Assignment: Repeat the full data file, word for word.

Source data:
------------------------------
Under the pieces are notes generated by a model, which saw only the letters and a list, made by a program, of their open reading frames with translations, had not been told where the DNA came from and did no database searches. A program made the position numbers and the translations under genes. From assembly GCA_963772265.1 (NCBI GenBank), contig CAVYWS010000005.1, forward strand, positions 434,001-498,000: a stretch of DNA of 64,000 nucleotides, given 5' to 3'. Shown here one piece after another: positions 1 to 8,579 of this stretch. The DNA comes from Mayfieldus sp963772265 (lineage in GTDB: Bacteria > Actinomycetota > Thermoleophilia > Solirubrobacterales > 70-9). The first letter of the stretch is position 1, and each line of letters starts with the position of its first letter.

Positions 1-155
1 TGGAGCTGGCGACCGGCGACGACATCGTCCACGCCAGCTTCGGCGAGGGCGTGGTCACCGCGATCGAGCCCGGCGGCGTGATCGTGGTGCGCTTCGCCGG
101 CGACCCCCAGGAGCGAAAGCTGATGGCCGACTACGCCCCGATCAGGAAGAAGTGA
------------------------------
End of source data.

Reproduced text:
Under the pieces are notes generated by a model, which saw only the letters and a list, made by a program, of their open reading frames with translations, had not been told where the DNA came from and did no database searches. A program made the position numbers and the translations under genes. From assembly GCA_963772265.1 (NCBI GenBank), contig CAVYWS010000005.1, forward strand, positions 434,001-498,000: a stretch of DNA of 64,000 nucleotides, given 5' to 3'. Shown here one piece after another: positions 1 to 8,579 of this stretch. The DNA comes from Mayfieldus sp963772265 (lineage in GTDB: Bacteria > Actinomycetota > Thermoleophilia > Solirubrobacterales > 70-9). The first letter of the stretch is position 1, and each line of letters starts with the position of its first letter.

Positions 1-155
1 TGGAGCTGGCGACCGGCGACGACATCGTCCACGCCAGCTTCGGCGAGGGCGTGGTCACCGCGATCGAGCCCGGCGGCGTGATCGTGGTGCGCTTCGCCGG
101 CGACCCCCAGGAGCGAAAGCTGATGGCCGACTACGCCCCGATCAGGAAGAAGTGA